Saying goodbye is not something that most people would want to go through before committing suicide. However most anyone who is considering the idea is probably so far into their own emotions that they probably do not care. So, the easiest thing to do is gather everyone to whom someone wishes to say goodbye to and tell them with all due honesty about the situation. Telling each person individually is also an option, if one wishes to relive the moment again and again. Another option is to leave a suicide note. As for what goes in the note, one will not find that in this section but it is always an option. Lastly if someone just wishes to not go through the process, one might commit the act and leave the loved ones to handle it themselves. A good idea is to make the last time one was with them a happy and fun experience, because this is most likely the last image they will hold of. The "formalities" altogether might be skipped to commit suicide, plain and simple.
The suicide note or death note usually, states the reason(s) for the writer emotional and physical state and reiterates the suicidal tendencies that, if acted upon, will result in an attempt to end the writers life.
As to what actually goes in the note is more of a personal nature. Some only wish to state the reason why they are to cease their existence from the world and justify their actions. Others may wish to state how they want their body to be disposed of, whether by cremation, coffin burial, or any other form that they may have chosen. Yet others would like to leave their possessions to said individual(s) whom they have addressed by name in the letter.
Beyond these archetypes the possibilities are limitless. The suicide note could contain anything. Perhaps it is the lyrics of a song the writer liked, maybe its a hate note to an individual, it could even be a blank note with the words 'suicide note' written on it for the sole purpose of comedic affect. No matter the reason, a suicide note, if truly meant, is composed by the writer with all and any emotion, thought, idea, or reason that the writer has chosen to leave behind for whatever reason.
There are two ways with which one can send delayed e-mail on the Internet: via delayed e-mail services, and via an e-mail client.
Delayed e-mail services
Two of the best known services for delayed e-mail are probably Time Cave and FutureMe.org. There was even, for a time, one service that especially focuses on sending out e-mails after one's death, called Death Switch (now closed).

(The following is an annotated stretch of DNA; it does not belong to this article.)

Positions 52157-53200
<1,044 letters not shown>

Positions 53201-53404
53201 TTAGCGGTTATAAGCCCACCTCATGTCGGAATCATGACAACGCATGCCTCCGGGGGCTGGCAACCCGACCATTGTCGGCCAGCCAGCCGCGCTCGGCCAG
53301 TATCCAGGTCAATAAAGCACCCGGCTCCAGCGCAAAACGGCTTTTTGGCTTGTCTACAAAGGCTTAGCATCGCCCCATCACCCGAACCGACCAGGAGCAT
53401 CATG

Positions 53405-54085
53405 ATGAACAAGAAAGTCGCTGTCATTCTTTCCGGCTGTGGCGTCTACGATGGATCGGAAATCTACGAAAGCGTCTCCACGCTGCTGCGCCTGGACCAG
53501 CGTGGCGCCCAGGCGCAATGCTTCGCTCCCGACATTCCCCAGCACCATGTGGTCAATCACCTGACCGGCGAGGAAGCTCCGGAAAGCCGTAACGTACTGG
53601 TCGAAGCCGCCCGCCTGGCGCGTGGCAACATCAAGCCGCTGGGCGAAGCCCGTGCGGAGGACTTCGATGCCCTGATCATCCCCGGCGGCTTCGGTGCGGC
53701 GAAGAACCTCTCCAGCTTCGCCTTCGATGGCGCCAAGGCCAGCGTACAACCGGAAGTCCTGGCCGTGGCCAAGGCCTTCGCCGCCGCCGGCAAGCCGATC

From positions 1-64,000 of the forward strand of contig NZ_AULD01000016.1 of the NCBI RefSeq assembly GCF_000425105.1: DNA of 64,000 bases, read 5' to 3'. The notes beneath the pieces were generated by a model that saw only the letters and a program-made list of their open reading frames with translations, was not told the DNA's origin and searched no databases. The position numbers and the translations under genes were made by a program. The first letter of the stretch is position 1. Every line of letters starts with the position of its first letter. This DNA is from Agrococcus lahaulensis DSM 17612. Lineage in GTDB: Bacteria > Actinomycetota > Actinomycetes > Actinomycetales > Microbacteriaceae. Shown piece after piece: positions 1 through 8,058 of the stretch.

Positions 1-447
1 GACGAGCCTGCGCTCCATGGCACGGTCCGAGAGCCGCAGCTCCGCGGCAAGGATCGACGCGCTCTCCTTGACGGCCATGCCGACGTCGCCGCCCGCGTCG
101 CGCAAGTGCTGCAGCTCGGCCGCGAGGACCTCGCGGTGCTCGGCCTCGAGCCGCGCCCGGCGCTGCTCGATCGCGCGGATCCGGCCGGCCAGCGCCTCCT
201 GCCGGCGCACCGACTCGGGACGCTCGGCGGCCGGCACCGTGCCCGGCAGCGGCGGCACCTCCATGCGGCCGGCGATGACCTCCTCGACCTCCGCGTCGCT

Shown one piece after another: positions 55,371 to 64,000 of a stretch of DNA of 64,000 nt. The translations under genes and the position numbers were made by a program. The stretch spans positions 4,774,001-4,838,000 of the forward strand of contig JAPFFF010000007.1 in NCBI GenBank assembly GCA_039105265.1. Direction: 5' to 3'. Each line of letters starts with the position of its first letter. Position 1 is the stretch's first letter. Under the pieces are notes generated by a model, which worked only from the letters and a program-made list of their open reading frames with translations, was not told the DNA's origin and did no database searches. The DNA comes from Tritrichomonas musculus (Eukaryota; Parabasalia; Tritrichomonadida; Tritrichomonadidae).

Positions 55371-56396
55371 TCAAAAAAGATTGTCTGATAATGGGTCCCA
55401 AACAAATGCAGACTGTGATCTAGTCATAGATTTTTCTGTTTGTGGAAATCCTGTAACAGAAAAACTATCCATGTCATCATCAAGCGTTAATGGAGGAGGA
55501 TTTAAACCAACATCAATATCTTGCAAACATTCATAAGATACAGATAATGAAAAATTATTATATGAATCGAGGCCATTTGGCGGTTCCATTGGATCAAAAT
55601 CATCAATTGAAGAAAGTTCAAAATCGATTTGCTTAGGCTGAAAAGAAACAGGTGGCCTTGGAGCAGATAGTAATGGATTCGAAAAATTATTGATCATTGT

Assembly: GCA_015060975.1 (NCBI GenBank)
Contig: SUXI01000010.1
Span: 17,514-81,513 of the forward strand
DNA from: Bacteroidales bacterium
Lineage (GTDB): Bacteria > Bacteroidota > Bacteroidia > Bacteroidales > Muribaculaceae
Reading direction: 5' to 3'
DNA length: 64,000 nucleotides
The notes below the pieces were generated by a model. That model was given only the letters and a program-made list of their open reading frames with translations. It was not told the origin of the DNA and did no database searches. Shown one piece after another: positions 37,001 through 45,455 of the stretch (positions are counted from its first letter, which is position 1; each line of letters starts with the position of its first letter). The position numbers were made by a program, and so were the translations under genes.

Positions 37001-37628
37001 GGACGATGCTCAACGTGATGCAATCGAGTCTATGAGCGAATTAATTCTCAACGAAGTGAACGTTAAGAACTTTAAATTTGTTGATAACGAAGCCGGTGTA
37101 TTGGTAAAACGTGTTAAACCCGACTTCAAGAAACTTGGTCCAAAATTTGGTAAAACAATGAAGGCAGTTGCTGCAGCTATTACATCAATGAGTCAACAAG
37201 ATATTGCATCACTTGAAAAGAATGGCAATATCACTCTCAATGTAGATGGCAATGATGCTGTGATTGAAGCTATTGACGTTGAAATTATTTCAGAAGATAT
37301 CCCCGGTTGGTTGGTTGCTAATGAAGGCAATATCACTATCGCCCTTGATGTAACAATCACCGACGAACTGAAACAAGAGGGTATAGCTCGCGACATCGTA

Windows users can configure Microsoft Outlook (not Outlook Express, Windows Mail or the Mail app included in Windows 8(.1)/10) to send e-mails on a pre-determined date in the future: Click here or here or here for some tutorials.
The same goes for Mozilla Thunderbird, which is a free e-mail client that can be used by not only Windows users, but also Linux and Mac users. However, Thunderbird first requires the install of a plug-in called "Send Later" before one can send delayed e-mails. Go here and here for information regarding this plug-in.
Gmail, which is a free web-based e-mail service, provides for the delayed sending of e-mails by default. Another way is using a utility called Boomerang for Gmail. Boomerang for Gmail is free in its Basic version which allows up to 10 messages monthly.
- Mozilla Firefox web browser Firefox or Google Chrome web browser Chrome
- A Gmail account Gmail
- Boomerang for Gmail. Boomerang for Gmail
- Install Firefox or Chrome browser
- Open Gmail account if you do not have one
- Install Boomerang for Gmail extension
- Use Boomerang for Gmail to schedule delayed e-mails
One could just encrypt the email using, say, ROT13. When people first see it, they will probably think "What's this?" and ignore it. Possibly they will reply asking for an explanation, and then move on with their other activities. If he/she has a last-minute change of heart and decides not to suicide, people will probably not think anything of the email other than that it was a bunch of unexplained gobbledygook.
On the other hand, maybe one will actually kill oneself. In that case, after the death, people will wonder what that strange email was that preceded the death. Maybe they will dig it out of their archives or trash folder and take another look at it. Some of them will eventually figure out how to decrypt it and tell others. Anyone who knows how to solve a cryptoquip can decrypt a sufficiently long message written in a substitution cipher in a language with which they are familiar. See this link.
The whole point of delayed e-mail is to keep people from finding out planning on killing oneself until after having had time to do it. That way, they cannot intervene. A substitution cipher probably slows people down from figuring out what is said long enough that the job might be done, if using a reasonably fast suicide method like pentobarbital. If it takes longer than about an hour to kill oneself by chosen method, you're probably using a bad method anyway. (Pentobarbital puts one to sleep in a few minutes but it might take another hour to die. Some other methods take as long as 24 hours; depending on the situation, that could create a significant possibility of discovery and intervention.)
Responding to suicide notes
As a preventive warning, any suicide note vowing to die after doing a "big thing" might mean murder–suicide. Seriously responding to any sign of likely suicide may help save lives.
Assisted suicide, including voting to support anyone's willingness to die, is not legal everywhere, and if illegal, it might even be a major crime. Even medical tourism to seek legal doctor-assisted suicide still requires double-checking if the act still risks criminality per involved persons' citizenship, nationality and residency.